Photo by Lily Hallenbeck

Newsom passes bill protecting original UC Berkeley enrollment plan

Gov. Gavin Newsom signed Senate Bill 118 on Monday evening to allow UC Berkeley to resume their original enrollment plan in response to a lawsuit by the organization Save Berkeley’s Neighborhood.

SBN, a community organization concerned with the increase in homelessness as a result of UC Berkeley’s housing practices, required the university to cut offers of admission by at least 5,100 for the class of 2026 in their original lawsuit. Senate Bill 118 is intended to provide an avenue for the university to avoid this drastic reduction in class size.

The bill will ensure that student enrollment at a college campus is not included in the California Environmental Quality Act. CEQA requires campuses of public higher education to complete an environmental impact report for a long range development plan, which originally included changes in enrollment levels.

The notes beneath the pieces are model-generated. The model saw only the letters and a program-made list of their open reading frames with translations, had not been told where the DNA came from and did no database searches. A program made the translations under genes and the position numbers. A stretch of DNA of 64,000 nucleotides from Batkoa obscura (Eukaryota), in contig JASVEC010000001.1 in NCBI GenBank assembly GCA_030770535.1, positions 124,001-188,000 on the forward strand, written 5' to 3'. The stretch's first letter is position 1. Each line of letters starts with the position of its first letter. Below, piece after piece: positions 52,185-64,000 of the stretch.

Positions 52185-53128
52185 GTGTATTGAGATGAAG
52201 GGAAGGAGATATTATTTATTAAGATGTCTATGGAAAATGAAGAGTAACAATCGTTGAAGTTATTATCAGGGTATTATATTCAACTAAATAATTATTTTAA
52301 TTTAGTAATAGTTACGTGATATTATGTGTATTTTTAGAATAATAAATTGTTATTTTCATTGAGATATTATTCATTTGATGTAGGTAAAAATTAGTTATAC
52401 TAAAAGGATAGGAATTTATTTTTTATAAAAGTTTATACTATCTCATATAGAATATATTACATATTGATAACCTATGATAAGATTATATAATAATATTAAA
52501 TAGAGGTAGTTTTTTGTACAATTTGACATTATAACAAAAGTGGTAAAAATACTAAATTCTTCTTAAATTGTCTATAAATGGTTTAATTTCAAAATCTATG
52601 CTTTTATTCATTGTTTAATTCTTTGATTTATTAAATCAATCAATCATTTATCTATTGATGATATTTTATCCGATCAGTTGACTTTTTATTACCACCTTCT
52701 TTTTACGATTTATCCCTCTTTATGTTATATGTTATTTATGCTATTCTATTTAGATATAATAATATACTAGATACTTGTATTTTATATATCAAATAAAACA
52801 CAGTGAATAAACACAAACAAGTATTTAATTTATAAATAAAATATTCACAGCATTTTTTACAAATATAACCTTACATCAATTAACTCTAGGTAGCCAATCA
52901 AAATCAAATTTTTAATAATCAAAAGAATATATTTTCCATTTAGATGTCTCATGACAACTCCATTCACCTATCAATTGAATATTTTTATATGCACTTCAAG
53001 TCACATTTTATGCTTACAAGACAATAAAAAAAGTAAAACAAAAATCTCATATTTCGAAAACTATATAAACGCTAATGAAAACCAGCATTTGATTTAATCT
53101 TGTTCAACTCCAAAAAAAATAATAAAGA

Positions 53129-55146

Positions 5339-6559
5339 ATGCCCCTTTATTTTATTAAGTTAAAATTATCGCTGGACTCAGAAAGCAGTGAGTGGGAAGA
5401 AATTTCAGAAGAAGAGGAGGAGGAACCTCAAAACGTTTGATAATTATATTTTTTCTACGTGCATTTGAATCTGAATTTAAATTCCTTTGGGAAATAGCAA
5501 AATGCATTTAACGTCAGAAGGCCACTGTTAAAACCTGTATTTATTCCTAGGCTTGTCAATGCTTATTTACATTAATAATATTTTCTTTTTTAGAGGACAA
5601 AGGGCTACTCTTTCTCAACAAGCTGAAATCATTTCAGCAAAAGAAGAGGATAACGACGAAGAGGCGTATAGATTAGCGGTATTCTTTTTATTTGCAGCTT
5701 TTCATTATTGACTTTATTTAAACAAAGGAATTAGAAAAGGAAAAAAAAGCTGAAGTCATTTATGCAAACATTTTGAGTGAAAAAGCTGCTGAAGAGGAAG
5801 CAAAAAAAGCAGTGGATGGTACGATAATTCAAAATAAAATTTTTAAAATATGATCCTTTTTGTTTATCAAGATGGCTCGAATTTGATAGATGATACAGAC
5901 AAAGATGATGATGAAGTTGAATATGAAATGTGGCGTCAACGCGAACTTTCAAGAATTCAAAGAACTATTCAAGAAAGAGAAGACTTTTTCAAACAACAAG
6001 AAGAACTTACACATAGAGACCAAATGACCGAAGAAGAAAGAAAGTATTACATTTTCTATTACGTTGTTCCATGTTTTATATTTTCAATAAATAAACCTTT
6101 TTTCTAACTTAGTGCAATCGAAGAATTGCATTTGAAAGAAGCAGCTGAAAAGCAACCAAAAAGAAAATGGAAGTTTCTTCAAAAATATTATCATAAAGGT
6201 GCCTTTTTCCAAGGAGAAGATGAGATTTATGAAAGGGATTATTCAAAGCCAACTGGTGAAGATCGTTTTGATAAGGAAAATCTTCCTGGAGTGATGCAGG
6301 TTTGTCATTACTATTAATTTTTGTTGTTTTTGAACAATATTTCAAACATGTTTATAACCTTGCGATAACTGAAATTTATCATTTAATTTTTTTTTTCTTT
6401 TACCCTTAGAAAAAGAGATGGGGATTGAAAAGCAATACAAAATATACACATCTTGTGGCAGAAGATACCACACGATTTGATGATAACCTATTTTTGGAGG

CEQA was the basis for the SBN lawsuit, which argued the enrollment increase’s effect on housing availability and noise pollution.

While Senate Bill 118 will allow UC Berkeley to once again offer admissions to 15,000 freshmen for the class of 2026, the school will be required to review the environmental impacts of the increased number of students and file a new, supplemental or subsequent EIR if there are changes to the environmental effects. If the EIR is not certified within the next 18 months, enrollment can be capped.